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Tuesday, January 29, 2019

 

Interview with Rebecca Song, 2nd Place Winner in Summer 2018 Flash Fiction Contest

Rebecca was an English teacher before developing ME/CFS. She was privileged to help young teens wrestle with big questions, stretch their intellectual limbs, and find their written voice. While her illness forced her to relinquish her vocation as a teacher, being sick has also been a gift, teaching her how to live with far greater presence and loving-kindness. She’s only just dusting off her own practice as a writer, but as she’d tell her students, Rebecca believes wrapping language around our experiences is one of the greatest (if most impossible) tasks we can undertake. We are sentient tourists in a multiverse with newborn fingernails and undersea volcanoes; we have ancestors who were shamans and atoms in our bodies that were crafted among the stars. “Who am I to write?” is not for us to ask. Who are we not to write?

Please read Rebecca's eye-opening story, The Change, and then come back here to learn more about the author.

----------Interview by Renee Roberson

WOW: Rebecca, thank you for being here and welcome! I love your mantra about "who are we NOT to write?" Well said. You've shown that you are adept at writing fleshed out and compelling flash fiction. Do you also like to write longer fiction pieces or creative nonfiction? What is your favorite form and why?

Rebecca: Most of my work consists of long-form short stories. This is my first flash fiction piece, and it's also my first time sending a story "out"! I really appreciate WOW giving me an entryway into this form.

WOW: That's wonderful that you made such an impact with your first flash fiction piece! We look forward to seeing even more of your work in the future. Your bio states that you have ME/CFS. Can you explain a little more about your illness and how it has impacted your life?

Rebecca: I went from being someone who rode their bike to and from work, who was consumed by her (beloved) vocation as a high school English teacher, and who would regularly spend until the early hours of the morning writing to being someone who on bad days can barely tolerate light, sound, or movement. Clearly this changed a lot about my attitude toward life, but it also changed my writing. I have to treat myself with more compassion than ever before, and this means I'm much less of a perfectionist. It's no coincidence that I only sent my first story out after getting sick; before that, my Inner Critic would get ahold of my work, and nothing was never "good enough" to release into the world. So while I can't write as much as I used to, when I do I'm a lot less inhibited and critical of my work, which is a tremendous gift.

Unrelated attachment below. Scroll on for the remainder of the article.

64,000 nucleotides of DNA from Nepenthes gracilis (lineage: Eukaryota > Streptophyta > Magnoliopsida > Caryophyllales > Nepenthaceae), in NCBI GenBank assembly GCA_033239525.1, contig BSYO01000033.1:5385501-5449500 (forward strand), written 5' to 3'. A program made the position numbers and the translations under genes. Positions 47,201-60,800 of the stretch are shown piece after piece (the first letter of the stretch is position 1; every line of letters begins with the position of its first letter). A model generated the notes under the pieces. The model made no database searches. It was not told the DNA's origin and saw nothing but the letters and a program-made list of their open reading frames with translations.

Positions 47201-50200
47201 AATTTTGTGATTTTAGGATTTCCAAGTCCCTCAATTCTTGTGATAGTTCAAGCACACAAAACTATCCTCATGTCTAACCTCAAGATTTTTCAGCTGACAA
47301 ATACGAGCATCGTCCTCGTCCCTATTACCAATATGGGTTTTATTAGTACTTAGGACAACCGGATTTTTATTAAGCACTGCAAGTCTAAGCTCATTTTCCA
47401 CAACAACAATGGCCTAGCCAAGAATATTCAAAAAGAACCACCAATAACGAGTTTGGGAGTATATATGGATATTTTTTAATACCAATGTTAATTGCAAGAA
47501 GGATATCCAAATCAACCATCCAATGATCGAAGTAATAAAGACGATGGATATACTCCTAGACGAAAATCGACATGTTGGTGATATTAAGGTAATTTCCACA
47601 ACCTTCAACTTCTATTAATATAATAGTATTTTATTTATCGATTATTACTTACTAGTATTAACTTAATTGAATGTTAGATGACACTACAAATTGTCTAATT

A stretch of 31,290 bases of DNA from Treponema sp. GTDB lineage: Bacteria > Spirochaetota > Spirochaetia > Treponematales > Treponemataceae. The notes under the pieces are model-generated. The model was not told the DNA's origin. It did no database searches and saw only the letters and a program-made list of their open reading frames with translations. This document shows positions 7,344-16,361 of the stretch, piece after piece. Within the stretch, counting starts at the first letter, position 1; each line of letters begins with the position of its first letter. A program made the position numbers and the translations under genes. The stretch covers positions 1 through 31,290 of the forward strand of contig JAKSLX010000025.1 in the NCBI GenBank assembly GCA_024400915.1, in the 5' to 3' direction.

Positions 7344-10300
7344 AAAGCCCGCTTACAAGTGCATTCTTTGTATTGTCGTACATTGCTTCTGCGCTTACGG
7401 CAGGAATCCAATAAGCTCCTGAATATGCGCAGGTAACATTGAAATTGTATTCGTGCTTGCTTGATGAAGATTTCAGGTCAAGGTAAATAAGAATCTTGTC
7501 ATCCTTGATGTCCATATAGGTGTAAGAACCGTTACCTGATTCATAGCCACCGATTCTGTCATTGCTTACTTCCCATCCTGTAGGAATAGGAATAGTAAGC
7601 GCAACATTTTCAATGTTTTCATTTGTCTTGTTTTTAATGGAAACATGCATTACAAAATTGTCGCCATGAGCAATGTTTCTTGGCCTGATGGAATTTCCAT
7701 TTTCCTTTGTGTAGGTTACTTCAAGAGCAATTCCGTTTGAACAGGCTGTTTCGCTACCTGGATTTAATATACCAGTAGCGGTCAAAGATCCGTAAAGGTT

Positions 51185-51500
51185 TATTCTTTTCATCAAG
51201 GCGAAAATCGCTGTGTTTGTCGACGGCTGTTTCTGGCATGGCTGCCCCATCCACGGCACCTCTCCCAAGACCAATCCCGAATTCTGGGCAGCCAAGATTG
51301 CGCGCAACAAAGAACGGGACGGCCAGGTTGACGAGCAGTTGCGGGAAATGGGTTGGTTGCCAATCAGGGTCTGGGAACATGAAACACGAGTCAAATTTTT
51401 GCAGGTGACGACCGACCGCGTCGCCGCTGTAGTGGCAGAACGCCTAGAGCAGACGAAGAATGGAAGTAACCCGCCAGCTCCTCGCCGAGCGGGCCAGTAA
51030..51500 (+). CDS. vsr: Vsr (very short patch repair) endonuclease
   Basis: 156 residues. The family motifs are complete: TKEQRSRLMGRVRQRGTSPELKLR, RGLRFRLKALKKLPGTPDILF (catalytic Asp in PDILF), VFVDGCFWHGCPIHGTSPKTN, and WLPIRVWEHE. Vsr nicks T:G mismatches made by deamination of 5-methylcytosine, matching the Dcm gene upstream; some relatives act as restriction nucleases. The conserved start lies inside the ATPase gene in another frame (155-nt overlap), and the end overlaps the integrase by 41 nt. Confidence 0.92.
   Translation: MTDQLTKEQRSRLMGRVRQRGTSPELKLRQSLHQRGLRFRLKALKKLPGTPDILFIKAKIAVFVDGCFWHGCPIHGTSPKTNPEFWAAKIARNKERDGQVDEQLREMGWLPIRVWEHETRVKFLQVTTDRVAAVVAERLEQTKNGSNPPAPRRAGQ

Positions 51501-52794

WOW: I'm so sorry to hear that your illness has robbed of you of a vocation you loved, but hopefully writing will help you with the healing process. "The Change" is a metaphorical and lyrical look at the metamorphosis of a young woman named Teresa. How did you first come up with this idea, and what was the writing and editing process like for it?

Rebecca: Most of my stories come from asking myself "what-if" questions. In this case, a friend was telling me about her experiences of sexism as a female software engineer, and I thought to myself, "What if she wasn't a woman...what if she wasn't a human at all but something else? How would her experience change?" and the ridiculous but fun idea of having a young woman turn into a powerful animal came from that chain of thought. I definitely overwrote on my first draft. Having the flash fiction constraint was helpful because then I could cut the weaker material and focus on what the story absolutely needed.

WOW: Flash fiction definitely limits any story to only the most important aspects! What books are on your wish list to read right now?

Rebecca: The Essex Serpent by Sarah Perry (The NYT called this "part ghost story and part natural history lesson, part romance and part feminist parable" so it sounded like something I needed in my life) and Fates and Furies by Lauren Groff (A) It's Lauren Groff and B) NYT Book Review praises its "comedy, tragedy, erudition, and unmistakable glimmers of brilliance throughout," which sounds like tremendous fun to me).

WOW: Those sound fascinating--thank you to alerting us to these! If you had had one piece of advice to give to a writer just starting out (young or old) what would you say?

Rebecca: Write about characters who interest you. What keeps me writing (and writing things that surprise myself) is wanting to find out what happens to these odd fictional friends I've created.

WOW: That seems like a perfect piece of wisdom to end this interview. We wish you the best of luck with  your writing and your health.





Rebecca:

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1 Comments:

Blogger Sioux Roslawski said...

Renee--Thanks for doing this interview.

Rebecca--Later today, I'll follow the link and read your flash fiction piece. However, just reading your bio and your journey as a writer makes me think you MUST write your memoir, even if it's in vignettes that you piece together. (Perhaps you're already doing this. I don't mean to presume. I don't mean to nudge. Oh wait. I DO mean to nudge. ;) Other people who are struggling with all sorts of obstacles--depression, anxiety, etc.--would benefit from reading your story.

Good luck, and I'll read your winning piece later on.

4:13 AM  

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